Nine years after the Oakland Police Department was ordered to comply with a series of court orders or be put into receivership, a federal judge approved a settlement agreement Wednesday between city officials and civil rights attorneys that avoids a takeover of the department by a federal monitor. Instead, the agreement will establish a court-appointed “compliance director” who will have the power to enforce remaining reforms and the authority to remove the police chief.
Wednesday’s decision supplants a hearing scheduled to take place Thursday, which would have allowed U.S. District Judge Thelton Henderson to hear arguments for and against receivership.
The idea of a compliance director came from a settlement agreement released last week, which was discussed and agreed upon by city officials, OPD brass, the Oakland Police Officers’ Association (OPOA) and civil rights attorneys John Burris and Jim Chanin. It includes the city and department’s consent that the compliance director has the authority to remove the police chief or demote deputy and assistant chiefs.
“It’s an agreement that we, of course, were in favor of because the former agreement had proved so spectacularly unsuccessful and the OPD would not listen to us or the monitor,” Chanin said in a phone interview Wednesday afternoon. “It became clear after so many years that they were not going to listen … and that they needed to be ordered to comply rather than asked to comply.”
According to Burris, who was one of the plaintiffs’ lawyers in the 2000 Riders case and has been involved in receivership negotiations, the compliance director will function as a federal receiver in every way but the name. He said in a phone interview last week that the city balked at the title “federal receiver” because of the stigma that came with the name.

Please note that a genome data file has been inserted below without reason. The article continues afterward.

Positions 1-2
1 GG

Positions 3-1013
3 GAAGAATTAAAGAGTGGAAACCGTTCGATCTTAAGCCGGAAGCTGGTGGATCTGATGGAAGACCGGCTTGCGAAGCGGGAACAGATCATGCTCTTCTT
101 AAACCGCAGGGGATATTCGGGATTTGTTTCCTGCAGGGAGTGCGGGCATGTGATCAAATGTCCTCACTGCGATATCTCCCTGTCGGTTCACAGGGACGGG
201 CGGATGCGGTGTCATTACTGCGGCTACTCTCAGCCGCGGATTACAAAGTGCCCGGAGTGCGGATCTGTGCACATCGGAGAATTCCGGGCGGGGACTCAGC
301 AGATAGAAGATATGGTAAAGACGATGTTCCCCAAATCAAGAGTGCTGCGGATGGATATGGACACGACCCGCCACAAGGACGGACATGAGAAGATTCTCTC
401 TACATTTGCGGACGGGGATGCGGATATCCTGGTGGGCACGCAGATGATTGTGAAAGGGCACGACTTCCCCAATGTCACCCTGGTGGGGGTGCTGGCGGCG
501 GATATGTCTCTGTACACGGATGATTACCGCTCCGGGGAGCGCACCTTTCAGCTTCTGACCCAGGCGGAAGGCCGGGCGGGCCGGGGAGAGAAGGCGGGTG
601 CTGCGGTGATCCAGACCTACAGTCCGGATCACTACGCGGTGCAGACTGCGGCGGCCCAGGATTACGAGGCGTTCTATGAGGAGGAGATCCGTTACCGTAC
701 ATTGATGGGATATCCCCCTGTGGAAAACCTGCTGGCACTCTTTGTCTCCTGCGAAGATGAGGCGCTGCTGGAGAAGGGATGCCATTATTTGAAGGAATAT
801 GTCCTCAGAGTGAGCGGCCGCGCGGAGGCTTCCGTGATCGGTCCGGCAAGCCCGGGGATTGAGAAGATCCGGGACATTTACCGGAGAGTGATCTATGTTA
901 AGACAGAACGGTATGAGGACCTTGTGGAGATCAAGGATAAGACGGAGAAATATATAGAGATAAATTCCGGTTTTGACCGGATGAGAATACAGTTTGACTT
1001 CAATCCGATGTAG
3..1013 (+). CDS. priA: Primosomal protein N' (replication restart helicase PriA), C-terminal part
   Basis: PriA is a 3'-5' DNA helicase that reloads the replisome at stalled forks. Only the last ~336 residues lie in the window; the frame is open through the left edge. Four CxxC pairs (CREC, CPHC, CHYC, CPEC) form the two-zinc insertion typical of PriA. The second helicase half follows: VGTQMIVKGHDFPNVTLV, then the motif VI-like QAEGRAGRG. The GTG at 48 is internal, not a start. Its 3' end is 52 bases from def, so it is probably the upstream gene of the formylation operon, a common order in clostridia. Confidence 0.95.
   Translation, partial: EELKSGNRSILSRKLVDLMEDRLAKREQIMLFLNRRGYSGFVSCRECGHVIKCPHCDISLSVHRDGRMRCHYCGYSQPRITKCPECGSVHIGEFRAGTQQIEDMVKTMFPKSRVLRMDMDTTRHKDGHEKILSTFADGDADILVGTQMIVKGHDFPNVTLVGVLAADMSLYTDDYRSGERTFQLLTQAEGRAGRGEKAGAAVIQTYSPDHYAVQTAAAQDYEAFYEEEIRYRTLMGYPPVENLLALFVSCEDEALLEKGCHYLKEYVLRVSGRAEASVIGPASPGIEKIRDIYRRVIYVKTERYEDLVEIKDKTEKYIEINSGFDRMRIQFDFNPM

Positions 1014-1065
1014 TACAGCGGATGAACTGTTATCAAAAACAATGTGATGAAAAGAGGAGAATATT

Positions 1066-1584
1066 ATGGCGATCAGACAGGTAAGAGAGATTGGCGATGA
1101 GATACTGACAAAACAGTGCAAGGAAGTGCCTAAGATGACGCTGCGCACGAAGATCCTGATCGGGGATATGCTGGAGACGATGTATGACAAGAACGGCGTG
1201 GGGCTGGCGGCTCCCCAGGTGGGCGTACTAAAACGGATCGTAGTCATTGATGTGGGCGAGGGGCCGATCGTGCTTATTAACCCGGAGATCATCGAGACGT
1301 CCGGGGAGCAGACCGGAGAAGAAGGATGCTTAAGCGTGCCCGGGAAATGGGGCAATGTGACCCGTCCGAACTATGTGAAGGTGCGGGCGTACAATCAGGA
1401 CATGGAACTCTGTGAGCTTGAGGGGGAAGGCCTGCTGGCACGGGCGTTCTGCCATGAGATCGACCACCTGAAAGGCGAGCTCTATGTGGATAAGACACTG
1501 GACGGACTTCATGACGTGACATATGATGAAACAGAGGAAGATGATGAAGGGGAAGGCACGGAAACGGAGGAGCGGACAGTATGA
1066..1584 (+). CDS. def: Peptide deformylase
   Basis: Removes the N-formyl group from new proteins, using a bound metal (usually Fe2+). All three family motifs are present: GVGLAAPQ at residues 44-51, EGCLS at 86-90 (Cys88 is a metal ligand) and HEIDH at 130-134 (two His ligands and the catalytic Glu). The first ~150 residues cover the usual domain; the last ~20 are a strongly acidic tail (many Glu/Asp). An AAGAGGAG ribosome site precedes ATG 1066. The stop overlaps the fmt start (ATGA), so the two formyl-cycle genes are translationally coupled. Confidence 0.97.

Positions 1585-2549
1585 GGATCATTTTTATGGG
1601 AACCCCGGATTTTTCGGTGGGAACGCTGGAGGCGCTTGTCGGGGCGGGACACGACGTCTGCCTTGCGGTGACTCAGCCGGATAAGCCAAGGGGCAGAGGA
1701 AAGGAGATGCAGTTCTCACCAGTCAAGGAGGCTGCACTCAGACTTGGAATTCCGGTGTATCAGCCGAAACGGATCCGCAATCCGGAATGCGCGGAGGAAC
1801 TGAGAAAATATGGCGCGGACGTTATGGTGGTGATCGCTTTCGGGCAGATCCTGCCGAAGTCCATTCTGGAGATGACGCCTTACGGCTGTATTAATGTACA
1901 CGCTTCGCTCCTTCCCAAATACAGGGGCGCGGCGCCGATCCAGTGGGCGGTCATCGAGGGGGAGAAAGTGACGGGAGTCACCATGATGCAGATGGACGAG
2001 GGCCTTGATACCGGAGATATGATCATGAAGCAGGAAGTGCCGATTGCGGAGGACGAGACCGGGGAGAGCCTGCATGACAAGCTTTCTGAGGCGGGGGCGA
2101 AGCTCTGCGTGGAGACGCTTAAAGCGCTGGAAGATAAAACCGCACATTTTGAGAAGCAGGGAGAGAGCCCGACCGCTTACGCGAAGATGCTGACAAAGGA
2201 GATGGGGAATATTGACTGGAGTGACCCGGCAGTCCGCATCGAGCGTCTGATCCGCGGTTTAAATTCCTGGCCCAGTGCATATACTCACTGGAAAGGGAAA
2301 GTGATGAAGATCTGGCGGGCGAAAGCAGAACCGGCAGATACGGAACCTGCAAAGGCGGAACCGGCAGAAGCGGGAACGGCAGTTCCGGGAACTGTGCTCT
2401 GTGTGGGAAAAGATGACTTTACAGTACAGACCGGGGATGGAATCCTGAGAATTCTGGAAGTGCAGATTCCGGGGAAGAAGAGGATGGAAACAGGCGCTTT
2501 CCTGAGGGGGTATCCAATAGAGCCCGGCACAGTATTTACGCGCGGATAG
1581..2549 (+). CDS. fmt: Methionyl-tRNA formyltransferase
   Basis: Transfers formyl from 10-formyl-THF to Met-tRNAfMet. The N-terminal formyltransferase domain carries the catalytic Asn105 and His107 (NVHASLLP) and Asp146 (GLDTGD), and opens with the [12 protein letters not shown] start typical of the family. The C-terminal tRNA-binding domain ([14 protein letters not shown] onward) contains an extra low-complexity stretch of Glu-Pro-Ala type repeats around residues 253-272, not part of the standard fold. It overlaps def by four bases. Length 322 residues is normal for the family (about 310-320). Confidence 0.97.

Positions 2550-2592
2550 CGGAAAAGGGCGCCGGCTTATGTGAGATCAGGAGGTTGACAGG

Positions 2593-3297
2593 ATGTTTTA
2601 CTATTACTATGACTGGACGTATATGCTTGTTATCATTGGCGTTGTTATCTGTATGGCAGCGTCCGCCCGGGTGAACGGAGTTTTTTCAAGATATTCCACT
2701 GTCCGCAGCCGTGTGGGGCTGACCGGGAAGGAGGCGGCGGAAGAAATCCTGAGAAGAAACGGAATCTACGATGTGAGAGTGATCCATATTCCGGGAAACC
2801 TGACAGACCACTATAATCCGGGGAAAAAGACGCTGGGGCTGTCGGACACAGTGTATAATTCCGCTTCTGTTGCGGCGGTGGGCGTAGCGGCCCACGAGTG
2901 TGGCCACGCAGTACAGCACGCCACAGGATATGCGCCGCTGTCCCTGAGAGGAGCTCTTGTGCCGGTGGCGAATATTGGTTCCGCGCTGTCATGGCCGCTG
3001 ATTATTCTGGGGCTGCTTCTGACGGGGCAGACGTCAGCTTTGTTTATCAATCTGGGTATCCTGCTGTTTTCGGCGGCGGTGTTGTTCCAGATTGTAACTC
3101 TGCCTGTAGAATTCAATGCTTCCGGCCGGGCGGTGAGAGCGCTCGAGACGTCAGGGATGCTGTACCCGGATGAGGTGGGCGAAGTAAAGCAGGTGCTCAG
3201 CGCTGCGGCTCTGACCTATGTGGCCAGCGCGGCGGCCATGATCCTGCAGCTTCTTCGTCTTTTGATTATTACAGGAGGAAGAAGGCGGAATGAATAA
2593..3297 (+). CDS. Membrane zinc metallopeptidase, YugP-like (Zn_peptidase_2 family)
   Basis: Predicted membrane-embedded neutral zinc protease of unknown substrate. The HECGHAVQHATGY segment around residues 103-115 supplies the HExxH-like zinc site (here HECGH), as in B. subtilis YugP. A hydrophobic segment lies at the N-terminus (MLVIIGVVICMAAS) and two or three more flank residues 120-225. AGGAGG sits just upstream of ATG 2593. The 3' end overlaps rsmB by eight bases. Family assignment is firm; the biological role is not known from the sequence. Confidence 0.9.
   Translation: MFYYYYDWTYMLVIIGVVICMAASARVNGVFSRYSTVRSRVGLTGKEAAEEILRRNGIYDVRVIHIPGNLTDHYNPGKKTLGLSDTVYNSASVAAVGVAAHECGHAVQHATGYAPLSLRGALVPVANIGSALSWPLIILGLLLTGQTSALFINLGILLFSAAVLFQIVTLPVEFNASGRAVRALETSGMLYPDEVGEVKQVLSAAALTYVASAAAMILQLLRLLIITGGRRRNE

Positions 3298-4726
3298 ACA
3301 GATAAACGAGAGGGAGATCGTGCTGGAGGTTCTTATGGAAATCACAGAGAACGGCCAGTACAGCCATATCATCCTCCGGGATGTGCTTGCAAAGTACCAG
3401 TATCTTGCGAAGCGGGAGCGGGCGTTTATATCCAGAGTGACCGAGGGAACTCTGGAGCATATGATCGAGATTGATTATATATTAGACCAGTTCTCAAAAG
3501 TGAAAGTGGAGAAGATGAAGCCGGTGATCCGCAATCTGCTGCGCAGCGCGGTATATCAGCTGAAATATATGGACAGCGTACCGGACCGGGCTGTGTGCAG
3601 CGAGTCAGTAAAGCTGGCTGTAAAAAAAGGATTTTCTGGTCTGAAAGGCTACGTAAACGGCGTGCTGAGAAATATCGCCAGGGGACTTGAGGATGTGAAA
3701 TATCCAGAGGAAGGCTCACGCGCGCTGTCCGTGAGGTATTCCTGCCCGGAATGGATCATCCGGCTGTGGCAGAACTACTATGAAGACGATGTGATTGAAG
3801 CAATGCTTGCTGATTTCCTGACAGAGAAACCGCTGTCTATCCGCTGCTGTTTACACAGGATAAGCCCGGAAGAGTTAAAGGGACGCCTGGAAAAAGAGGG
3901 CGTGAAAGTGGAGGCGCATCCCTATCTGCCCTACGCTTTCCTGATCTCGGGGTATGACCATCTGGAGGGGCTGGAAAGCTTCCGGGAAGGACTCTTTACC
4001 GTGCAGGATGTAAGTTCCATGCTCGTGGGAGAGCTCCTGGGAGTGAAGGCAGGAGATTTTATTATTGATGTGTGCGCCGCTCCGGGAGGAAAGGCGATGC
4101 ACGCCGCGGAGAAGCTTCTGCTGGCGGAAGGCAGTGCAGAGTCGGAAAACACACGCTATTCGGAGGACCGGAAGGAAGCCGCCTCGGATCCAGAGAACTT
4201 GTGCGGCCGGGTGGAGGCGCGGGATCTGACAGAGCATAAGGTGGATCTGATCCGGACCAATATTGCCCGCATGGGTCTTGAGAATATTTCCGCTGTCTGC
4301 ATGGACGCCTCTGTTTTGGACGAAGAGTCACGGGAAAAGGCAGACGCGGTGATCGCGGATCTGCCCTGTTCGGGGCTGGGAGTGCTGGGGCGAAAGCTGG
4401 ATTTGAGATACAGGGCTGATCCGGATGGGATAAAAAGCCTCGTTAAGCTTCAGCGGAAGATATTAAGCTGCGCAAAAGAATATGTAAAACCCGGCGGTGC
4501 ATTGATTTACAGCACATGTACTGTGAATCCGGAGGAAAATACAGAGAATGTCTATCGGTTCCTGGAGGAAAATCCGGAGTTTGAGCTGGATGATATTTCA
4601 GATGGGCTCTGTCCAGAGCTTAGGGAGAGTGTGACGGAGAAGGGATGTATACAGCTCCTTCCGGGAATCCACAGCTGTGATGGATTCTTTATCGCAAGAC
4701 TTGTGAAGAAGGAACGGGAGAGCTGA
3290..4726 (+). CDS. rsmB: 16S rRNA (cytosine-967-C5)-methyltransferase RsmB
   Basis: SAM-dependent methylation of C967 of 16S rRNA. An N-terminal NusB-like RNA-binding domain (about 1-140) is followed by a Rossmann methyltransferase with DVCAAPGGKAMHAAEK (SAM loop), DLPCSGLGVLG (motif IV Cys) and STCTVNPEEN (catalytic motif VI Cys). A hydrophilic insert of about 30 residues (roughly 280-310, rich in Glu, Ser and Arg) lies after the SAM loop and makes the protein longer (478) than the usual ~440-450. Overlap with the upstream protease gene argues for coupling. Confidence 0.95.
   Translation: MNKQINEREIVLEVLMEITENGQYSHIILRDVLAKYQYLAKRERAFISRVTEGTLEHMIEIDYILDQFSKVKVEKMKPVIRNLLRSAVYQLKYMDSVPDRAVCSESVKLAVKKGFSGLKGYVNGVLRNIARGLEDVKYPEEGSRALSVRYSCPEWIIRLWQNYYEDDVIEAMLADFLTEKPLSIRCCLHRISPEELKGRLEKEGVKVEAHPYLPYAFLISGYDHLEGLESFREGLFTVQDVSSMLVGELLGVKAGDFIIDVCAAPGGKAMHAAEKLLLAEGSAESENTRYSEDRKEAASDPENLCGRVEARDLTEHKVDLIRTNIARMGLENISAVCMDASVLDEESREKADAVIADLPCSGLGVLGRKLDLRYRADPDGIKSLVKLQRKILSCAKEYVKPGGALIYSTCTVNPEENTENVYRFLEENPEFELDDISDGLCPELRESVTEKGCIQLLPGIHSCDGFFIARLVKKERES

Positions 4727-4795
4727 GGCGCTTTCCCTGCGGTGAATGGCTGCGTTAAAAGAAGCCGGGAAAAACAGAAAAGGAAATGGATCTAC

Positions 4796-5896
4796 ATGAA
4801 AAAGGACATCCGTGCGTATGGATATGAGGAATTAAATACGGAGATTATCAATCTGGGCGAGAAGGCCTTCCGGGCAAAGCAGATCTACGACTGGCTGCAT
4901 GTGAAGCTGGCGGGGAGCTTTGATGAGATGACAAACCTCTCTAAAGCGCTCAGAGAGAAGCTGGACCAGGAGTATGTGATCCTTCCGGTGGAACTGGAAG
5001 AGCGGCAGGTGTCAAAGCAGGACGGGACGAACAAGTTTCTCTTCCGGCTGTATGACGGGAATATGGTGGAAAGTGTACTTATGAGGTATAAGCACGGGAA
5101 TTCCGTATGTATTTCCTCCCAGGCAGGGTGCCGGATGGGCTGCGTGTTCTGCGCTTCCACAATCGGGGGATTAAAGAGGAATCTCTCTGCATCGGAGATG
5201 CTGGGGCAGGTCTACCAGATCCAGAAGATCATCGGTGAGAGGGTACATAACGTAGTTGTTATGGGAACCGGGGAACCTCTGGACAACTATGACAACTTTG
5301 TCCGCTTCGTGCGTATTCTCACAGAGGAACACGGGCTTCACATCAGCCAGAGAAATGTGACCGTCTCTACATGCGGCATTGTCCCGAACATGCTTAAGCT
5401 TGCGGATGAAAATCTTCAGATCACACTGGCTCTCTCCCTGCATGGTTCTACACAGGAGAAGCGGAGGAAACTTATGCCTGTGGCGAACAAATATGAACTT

In his court order, Henderson wrote, “The Court is hopeful that the appointment of an independent Compliance Director with significant control over the OPD will succeed – where City and OPD leaders have failed in helping OPD finally achieve compliance with the NSA and, in the process, become more reflective of contemporary standards for professional policing.”
City officials also lauded the settlement agreement as a better alternative to federal receivership. Mayor Jean Quan, City Administrator Deanna Santana and OPD Chief Howard Jordan released a joint statement Wednesday evening, saying, “Judge Henderson has granted us the support for which we asked, and in turn we reiterate and renew our commitment to reform, and to sustaining and improving strong relationships between the Oakland Police Department and the communities it proudly serves. With this signed order we look forward to continued and enhanced collaboration with the court in accelerating our compliance with the tasks that remain. It is hugely important, and reflects the spirit of the reforms themselves, that we are moving forward together.”
Quan added, “As we look toward the new year, we are encouraged and reenergized in our efforts to improve public safety while building greater trust between the community and the police department.”
Councilmember At-Large Rebecca Kaplan also expressed her approval of the settlement agreement and Henderson’s decision in a statement released Wednesday evening. “I’m very pleased that the plaintiffs, city leaders and judge have reached a healthy agreement to avoid a federal receivership of the police department,” she said in the press release. “This is a positive step for our city. It marks a new kind of progress and the healthy, collaborative relationships that I believe will be a key theme of the new year to come.”